In a dusty attic there lies the means by which to access another world. A sunken world long unvisited by man. There is a choice to be made between good and evil, a choice that could alter the very existence of mankind, as it did once before. An ancient evil no less potent with the passing of time is ready to be unleashed on the world of men once again and yet there is hope. Hope, that is, if the right choices are made.
Eli didn't care about much. In fact his continued existence depended on not being put in a position to care about the greater outcome of life around him, which had stolen from him what he loved most in life, his family. Now his family consisted of an unlikely pairing of misfits, who make up the crew of his salvage ship, Celestia's Prize. He needs money, if he hopes to keep up with the payments on his ship and the avoidance of the life he once lived on land. His wish is to remain at sea away from the world and the painful memories of his past. Those in desperate need of money are not known for wise decision making so when Eli catches the hint of a Civil War era treasure fleet enroute for England from the beleaguered Southern Confederacy, in a desperate bid to buy the allegiance of the English Crown into joining in on the side of the South, he's more than intrigued by the salvage opportunities to be had. The treasure fleet disappeared, but now, thanks to research and some speculative instincts, he now has the key by which to find it. At least he thinks so, but treasure, so often illusive, weaves a tale of a different nature. A tale of greed and enslavement by one's fellow man and the gateway to a possession that chains the soul and unleashes hell.
|Product dimensions:||6.00(w) x 9.00(h) x 0.45(d)|
|Age Range:||1 - 17 Years|
Most Helpful Customer Reviews
LibraryThing Book Review~ Levi "Eli" Warner knows what it means to lose his family suddenly. Eli drowns his sorrows and pain by being the best treasure seeker there is. But God has different plans for Eli. Eli's faith in God is severely tested through out this journey. Eli believes that he isn't meant to love again despite his wife's wishes otherwise. Will Eli find his treasure? Will it matter? Can Eli let go of the past? Your answers await you in Journey into the Deep. I found this book to be a page turner. Both the story and characters were compelling, real, honest, and down to earth. I really like the author's writing style and gift for storytelling. I look forward to more from this author in the future.
Eli might be considered a black Indian Jones as he scours through derelict houses looking for an ancient artifact that suppose to have links to finding a fabled Confederate treasure fleet lost at sea a little over a hundred and fifty years ago. Eli’s frustrated efforts suddenly vanish as he discovers that the trunk in the musty old attic he’s been fumbling through has a hidden compartment. Inside is the fabled key to all his troubles. Eli and his crew are going to be rich, or are they? Other whispered rumors suddenly manifest as to the possibility that the treasure fleet vanished to the mysterious island of Atlantis. Eli and his crew of misfits set sail to find out if the treasure fleet may be resting on the bottom of the Atlantic or will he and his crew stumble into the fabled Atlantis in their search for Confederate gold? Guy Stanton III spins an interesting tale here, but falls short to deliver a dynamic piece of storytelling. The book is keyed on adventure, action and romance, yet more descriptive narrative would have help this tremendously. The pace of the story action was quick and some of the characters were just stage dressing with no appeal for the reader to linger on them. A second and or third set of eyes would have help catch the grammar and spelling errors that haunt this book. The first person / third person view points seemed out of place, but after a time, worked out to move the story along. The Christian element in this book is good, but is also a little thin at times. All in all this is a good book with action, adventure and romance and a fairly quick read. Hopefully Mr. Stanton will connect with a couple good editors and iron out the weak links in his writing. --- Steven C. Macon, Editor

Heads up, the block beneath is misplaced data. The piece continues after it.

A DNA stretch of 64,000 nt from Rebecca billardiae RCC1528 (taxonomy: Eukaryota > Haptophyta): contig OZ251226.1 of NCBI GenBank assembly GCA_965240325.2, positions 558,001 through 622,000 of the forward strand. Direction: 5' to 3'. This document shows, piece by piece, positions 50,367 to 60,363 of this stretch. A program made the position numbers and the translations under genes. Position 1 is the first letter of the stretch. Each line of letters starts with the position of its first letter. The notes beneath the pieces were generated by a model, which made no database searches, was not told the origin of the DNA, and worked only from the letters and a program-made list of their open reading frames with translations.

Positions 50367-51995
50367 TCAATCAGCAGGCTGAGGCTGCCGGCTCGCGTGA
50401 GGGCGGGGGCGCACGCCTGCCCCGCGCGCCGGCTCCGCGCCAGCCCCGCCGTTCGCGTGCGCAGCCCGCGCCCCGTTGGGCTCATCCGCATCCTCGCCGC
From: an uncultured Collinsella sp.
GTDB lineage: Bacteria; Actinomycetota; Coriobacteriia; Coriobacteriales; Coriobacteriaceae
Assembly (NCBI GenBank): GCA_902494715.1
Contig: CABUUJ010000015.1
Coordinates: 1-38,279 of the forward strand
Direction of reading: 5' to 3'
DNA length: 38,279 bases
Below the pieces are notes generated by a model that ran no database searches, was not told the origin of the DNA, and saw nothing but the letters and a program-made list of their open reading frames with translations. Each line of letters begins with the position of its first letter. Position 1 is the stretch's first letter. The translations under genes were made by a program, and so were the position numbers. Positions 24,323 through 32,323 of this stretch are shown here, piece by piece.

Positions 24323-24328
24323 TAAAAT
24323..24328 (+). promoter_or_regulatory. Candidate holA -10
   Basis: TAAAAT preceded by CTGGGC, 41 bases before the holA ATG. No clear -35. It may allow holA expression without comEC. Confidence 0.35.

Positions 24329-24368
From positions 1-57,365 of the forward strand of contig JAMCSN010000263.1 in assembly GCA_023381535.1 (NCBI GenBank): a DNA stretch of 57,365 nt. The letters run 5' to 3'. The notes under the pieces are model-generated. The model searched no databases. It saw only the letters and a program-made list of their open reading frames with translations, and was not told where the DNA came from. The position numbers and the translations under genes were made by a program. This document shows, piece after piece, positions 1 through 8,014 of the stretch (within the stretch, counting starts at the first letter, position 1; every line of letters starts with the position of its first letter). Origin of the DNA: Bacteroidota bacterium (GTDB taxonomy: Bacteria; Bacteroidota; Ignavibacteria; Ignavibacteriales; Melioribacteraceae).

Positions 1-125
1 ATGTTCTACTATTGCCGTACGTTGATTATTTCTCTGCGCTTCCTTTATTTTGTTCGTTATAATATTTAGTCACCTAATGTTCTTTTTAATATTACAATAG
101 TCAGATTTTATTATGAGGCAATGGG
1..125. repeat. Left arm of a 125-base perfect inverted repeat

Suspense, Romance, Treasure Hunters in a Parallel Universe - a Great Read! Stanton's notariety for delving into a genre seldom visited in Christian fiction has offered us a new series, Water Wars. The first book in the series, Journey into the Deep, offers suspense, intrigue, romance, mystery, supernatural occurences, parallel worlds, and a candid look at the depravity of mankind. We are introduced to Eli and his crew as they embark on a dangerous journey unlike any they have taken before. Eli is a treaure hunter and is good at what he does. He is doing so just to survive as he lives in bitterness and self-loathing after the deaths of his wife and two young daughters. He stumbles onto something much larger than ever imagined, an artifact with ties to Atlantis or civil-war era ships laden with wealth, plantation families and slaves. Soon he finds a calling to more than treasure hunting. Journey into the Deep took me a few chapters to get into but once I did I was hooked. Stanton mixes a lot of real history in with his fiction and at times I find myself trying to recall which is which. I also remind myself the biblical references are also part of his story and unless a direct quote from the Bible to keep my fiction mindset separate from scripture interpretation. I do enjoy the truths of the walk with Christ his characters reflect. One thing I do not understand is why Stanton doesn't in story come right out and say marriage. In this time period marriage would have been the recognized way of securing a life mate. So why avoid it completely? The battle of good and evil and alertness of spiritual warfare are an intense part of our story with vivid descriptions of the creatures and the places of these battles. Also threaded throughout is personal brokeness and the healing process. Eli, our captain is a broken, bitter man when we meet him. He thinks his life is over and seeks nothing that requires giving of himself. He would as soon die as live. Katurah, who we meet later has suffered horrible autrocities leaving her disfunctional in some areas. We see through the need for, and the availabilty for healing and restoration. Stanton brilliantly weaves these real-life things in an adventure story filled with sea monsters, giants and such. Stanton's writing style is heavy on description which is often necessary. The storyline flows well with no transition problems. His development of characers is good. He gives us a deep look into Eli's heart making us want to know him and look forward to his next adventure. We see Matt and other crew members as they relate to each other and then ultimately how they battle in the end. We also are given a look at Keturah who is fascinating. Stanton's characters are so unique one can only imagine how he comes up with them. I highly recommend this book!